These declarations specify what functions will be visible outside of the package once you've loaded it. You can go crazy inside the private context with any names, but these ones need not to conflict (possibly with any other package name).

EDIT:

Keep in mind that the above is just a simple example meant to illustrate what is the simplest possible way to scope a function obtaining the feature of the scope of languages like C.

I believe this to be a superior choice whenever one wants to construct a routine which:

  1. Relies on a large list of definitions and parameters which are used across several definitions. This appears to be a common occurrence in scientific computing.
  2. One cannot guarantee that any of the names used inside the routine won't or aren't already used somewhere else or guaranteeing it would require a great deal of unwarranted, tedious and error-prone editing. This is also common occurrence, especially when the code being turned into a routine is in fact an encapsulation of code from a notebook where the main project was being developed.

There are two alternatives to using packages:

  1. Contexts

The issue with contexts is that, without some effort on controlling the context in which symbols are declared for the first time there is always a risk of either leaking variables from Global` to the current context or viceversa.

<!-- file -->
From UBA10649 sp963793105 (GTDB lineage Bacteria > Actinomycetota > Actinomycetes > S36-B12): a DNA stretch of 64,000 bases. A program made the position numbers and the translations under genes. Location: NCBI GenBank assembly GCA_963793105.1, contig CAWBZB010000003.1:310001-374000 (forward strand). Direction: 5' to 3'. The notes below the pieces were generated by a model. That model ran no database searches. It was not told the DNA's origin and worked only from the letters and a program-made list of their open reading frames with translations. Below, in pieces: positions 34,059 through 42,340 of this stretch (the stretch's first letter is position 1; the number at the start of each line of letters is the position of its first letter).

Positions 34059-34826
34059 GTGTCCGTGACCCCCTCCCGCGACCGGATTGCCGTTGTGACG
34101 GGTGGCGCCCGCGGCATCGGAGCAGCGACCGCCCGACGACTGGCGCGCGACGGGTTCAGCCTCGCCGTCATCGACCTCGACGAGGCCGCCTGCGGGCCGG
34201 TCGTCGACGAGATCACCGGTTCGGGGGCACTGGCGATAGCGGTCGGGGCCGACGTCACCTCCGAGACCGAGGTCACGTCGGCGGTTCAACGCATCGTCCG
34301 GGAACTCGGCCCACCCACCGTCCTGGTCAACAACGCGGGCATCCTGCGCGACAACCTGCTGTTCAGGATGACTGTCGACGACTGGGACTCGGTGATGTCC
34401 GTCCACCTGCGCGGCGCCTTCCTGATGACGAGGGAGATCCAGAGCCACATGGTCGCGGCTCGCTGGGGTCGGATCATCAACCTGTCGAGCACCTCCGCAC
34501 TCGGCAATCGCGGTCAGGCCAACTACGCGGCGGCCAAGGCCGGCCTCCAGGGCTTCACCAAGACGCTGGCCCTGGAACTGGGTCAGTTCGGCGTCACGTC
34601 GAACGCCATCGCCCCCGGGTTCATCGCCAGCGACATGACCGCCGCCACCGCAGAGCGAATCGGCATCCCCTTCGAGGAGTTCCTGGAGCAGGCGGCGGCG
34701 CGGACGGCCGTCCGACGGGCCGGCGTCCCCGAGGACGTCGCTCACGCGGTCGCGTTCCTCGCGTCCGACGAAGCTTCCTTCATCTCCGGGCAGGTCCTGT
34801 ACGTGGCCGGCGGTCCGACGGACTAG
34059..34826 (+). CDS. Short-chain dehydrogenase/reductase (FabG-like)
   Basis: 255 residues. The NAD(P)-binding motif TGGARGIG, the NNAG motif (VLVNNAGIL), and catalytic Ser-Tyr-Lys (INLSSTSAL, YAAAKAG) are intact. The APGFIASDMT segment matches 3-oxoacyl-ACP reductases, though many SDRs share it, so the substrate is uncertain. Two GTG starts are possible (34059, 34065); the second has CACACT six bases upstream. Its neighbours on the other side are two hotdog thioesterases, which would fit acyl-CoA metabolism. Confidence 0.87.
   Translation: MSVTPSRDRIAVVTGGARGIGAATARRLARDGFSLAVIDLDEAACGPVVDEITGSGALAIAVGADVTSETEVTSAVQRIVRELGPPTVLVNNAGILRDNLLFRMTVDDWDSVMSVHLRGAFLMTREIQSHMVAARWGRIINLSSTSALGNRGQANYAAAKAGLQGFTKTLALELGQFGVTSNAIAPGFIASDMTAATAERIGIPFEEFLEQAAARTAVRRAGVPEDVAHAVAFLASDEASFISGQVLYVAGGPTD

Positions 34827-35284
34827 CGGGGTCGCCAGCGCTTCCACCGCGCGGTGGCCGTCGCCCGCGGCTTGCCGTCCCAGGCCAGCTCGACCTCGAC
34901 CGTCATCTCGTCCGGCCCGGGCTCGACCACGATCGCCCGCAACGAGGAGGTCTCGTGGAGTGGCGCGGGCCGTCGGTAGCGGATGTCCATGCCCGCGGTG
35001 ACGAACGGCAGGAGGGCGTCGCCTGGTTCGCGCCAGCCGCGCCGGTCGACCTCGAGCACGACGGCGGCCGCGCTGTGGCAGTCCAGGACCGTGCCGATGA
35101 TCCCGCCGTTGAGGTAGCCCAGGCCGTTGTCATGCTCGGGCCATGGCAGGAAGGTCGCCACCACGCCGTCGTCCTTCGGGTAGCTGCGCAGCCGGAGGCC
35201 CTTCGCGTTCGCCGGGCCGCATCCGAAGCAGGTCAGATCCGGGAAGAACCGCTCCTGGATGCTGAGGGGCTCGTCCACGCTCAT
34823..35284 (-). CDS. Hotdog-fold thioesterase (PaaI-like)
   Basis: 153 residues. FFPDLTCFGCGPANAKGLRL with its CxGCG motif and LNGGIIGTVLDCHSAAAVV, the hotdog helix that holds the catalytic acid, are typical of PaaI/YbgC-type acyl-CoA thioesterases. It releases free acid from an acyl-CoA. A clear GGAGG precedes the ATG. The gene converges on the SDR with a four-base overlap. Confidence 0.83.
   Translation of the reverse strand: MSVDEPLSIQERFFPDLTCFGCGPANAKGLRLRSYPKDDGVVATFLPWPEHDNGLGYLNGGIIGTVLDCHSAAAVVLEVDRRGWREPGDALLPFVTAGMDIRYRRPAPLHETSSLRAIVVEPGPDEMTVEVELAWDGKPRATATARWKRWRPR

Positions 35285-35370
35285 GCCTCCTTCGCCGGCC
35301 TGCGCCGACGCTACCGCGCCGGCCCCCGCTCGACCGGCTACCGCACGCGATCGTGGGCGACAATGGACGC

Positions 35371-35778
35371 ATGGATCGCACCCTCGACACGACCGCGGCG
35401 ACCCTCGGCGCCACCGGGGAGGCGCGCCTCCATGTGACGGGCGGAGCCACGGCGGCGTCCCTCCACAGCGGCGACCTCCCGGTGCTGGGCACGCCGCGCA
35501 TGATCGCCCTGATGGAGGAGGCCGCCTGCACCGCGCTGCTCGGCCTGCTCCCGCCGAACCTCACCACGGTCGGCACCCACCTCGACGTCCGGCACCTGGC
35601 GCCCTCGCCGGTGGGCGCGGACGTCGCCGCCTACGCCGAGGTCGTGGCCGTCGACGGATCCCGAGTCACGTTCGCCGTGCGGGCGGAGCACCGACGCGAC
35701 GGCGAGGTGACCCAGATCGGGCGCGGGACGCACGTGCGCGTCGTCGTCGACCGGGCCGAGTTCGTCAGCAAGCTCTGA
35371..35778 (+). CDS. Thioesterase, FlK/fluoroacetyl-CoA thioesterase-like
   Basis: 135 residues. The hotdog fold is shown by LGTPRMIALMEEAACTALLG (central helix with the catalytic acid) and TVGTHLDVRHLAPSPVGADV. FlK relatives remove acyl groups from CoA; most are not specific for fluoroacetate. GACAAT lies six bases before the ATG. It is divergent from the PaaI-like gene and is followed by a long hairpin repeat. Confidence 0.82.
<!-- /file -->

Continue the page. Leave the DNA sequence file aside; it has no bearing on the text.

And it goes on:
Consider this:

a  = 3;
Begin["Context`"]
a = 2;
End[]

Due to the way Mathematica handles context parsing I've overwritten the global variable and the scoped variable Context`a is left unspecified. A bit absurd, given that

Begin["Context`"]
a = 2;
End[]
a = 3;

does the opposite. Without actually worrying about either specifying the context to which each variable belong everywhere they appear or meddling with $ContextPath there's no way to guarantee that no matter what there will be no leak of variables definition.

Clearly, in any professional or academic setting I need to be able to rely on my code and make sure that no (possibly hard to debug) error could happen because of shadowing a definition somewhere of say a common variable name such as temp or j happening somewhere in the notebook.

Solutions involving context that guarantee against leaks require a lot of unwarranted typing such as prepending the context name to every single variable which makes for ugly, unreadable code and Mathematica code is not really a beauty to see.

  1. Scoping statements

Block[{x},..] or similar statement can provide local scope to functions but have the obvious drawback of requiring to compile and maintain a list of all symbols that have to be local. This is: tedious, ugly, as it clutters the code of a function with something that doesn't pertain to what the function does, and error prone, since whenever something is changed or added inside the function the list must be maintained.